The problem of terrorist groups has been compounded by the emergence of pseudo-states. Pseudo-states often have neither the will nor the means to obey the Geneva Convention. Somalia and Afghanistan were arguably pseudo-states; Iraq under Saddam Hussein was another.

Pseudo-states control areas and populations subject to personal, clan or tribal rule. A leader supported by a small clique (like Hussein and his associates from Tikrit) or a tribal faction (like the Pashtuns in Afghanistan) rule. Political institutions are weak or nonexistent. Loyalties depend on personal relationships with tribal chiefs, sheiks or warlords, rather than allegiance to the nation.

Quasi-political bodies such as the Iraqi Baathist Party, the Taliban or even the Saudi royal family exercise government power. Defeat of the "national" leader or clique typically results in the complete disintegration of the regime.

Multinational terrorist groups and pseudo-states pose a deep problem for treaty-based warfare. Terrorists thrive on killing civilians and flouting conventional rules of war. Leaders like Hussein and the Taliban's Mullah Mohammed Omar ignore the fates of their captured soldiers. They have nothing riding on the humane treatment of American prisoners.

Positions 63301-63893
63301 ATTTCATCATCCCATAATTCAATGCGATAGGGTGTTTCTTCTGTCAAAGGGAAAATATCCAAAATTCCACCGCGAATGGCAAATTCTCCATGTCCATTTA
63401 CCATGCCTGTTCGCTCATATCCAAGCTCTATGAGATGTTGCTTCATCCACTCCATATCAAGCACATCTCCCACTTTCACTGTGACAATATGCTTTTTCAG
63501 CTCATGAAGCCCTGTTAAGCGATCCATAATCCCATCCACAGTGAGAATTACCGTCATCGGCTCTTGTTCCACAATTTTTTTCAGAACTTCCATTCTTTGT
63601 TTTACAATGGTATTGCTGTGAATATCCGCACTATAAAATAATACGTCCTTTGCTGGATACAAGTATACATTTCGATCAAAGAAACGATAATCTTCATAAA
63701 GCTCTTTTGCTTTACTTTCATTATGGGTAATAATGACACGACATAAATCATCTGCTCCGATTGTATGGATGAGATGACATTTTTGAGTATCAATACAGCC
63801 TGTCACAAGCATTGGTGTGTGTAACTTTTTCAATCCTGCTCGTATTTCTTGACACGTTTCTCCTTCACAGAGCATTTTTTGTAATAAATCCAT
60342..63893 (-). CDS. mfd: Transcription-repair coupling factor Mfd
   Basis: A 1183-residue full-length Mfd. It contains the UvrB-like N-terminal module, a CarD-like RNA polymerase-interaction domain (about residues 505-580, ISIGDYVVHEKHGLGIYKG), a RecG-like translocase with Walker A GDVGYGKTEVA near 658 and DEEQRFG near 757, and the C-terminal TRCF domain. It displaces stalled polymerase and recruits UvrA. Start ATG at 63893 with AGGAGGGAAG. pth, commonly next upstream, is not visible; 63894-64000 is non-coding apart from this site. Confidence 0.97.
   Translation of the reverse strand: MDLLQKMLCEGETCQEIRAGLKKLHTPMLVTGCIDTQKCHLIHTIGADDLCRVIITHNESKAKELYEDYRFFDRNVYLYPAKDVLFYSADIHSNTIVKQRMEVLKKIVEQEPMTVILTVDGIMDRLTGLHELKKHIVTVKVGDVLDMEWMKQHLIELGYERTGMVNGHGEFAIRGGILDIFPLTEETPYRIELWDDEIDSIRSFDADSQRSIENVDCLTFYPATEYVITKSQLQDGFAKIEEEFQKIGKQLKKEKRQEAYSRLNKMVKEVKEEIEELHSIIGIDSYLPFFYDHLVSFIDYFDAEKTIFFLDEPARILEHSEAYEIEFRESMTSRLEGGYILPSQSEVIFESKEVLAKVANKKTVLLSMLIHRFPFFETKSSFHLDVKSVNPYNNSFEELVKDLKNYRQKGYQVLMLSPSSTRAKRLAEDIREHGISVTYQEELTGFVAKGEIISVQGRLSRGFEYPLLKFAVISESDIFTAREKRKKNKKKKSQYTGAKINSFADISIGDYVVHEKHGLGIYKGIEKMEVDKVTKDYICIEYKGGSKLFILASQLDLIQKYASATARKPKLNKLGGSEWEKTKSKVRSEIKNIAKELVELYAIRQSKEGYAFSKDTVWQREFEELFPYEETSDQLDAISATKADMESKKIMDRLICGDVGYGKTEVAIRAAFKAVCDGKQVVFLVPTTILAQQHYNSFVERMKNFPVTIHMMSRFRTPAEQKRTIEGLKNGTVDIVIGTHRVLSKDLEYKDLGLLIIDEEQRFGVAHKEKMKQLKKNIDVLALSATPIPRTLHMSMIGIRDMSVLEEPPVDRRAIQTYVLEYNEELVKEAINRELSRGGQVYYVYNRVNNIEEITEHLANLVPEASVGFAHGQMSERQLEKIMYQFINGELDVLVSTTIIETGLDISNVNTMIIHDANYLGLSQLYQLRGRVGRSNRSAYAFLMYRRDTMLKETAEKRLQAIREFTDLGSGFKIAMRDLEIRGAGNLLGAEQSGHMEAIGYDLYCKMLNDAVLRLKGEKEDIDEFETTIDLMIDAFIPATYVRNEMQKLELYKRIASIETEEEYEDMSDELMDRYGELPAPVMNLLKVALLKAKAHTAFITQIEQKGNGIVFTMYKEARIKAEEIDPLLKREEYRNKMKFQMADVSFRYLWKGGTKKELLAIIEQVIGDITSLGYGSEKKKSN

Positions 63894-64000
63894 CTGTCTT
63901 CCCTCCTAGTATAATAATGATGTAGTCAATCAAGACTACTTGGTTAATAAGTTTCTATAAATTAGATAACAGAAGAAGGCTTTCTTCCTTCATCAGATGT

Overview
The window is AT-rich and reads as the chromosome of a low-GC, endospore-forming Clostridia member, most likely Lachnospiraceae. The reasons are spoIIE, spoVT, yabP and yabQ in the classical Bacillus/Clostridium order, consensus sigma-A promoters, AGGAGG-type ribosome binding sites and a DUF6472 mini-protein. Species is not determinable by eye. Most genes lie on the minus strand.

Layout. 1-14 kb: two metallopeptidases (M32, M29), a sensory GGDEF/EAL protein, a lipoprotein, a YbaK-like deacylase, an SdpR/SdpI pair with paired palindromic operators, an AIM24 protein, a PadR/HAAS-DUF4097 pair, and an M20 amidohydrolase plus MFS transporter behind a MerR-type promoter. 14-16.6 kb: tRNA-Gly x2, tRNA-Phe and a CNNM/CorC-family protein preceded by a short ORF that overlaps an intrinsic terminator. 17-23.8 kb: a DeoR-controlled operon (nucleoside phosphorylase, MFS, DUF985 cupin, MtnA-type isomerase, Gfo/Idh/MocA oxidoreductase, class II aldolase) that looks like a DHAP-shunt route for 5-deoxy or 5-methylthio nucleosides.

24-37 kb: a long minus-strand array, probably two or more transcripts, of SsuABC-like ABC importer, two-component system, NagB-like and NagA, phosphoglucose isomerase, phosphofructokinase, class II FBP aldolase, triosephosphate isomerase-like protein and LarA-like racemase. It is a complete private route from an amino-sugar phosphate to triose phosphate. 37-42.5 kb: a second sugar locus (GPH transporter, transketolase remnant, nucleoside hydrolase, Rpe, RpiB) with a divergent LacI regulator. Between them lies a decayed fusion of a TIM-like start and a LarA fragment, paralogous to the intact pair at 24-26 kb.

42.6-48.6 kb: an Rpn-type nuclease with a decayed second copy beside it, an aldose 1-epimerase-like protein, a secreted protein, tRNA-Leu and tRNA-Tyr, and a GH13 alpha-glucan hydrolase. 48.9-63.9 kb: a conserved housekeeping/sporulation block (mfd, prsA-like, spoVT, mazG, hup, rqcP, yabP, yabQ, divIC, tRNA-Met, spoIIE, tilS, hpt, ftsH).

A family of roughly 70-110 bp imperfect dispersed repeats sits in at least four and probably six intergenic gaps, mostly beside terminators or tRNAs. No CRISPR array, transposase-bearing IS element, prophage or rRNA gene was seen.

A treaty like the Geneva Convention makes perfect sense when it binds genuine nations that can reciprocate humane treatment of prisoners. Its existence and its benefits even argue for the kind of nation-building that uses U.S. troops and other kinds of pressures in places like Somalia, Afghanistan and Iraq; more nation-states make all of us safer. But the Geneva Convention makes little sense when applied to a terrorist group or a pseudo-state. If we must fight these kinds of enemies, we must create a new set of rules.

In that important respect, the Geneva Convention will become increasingly obsolete. Rather than attempting--as Gonzales' shrill critics do--to deny that reality, we should be seeking to address it.

Robert J. Delahunty is a law professor at St. Thomas University Law School in Minnesota. John C. Yoo, a law professor at the University of California-Berkeley, is a visiting scholar at AEI. Both authors were attorneys in the Justice Department during the first term of President George W. Bush.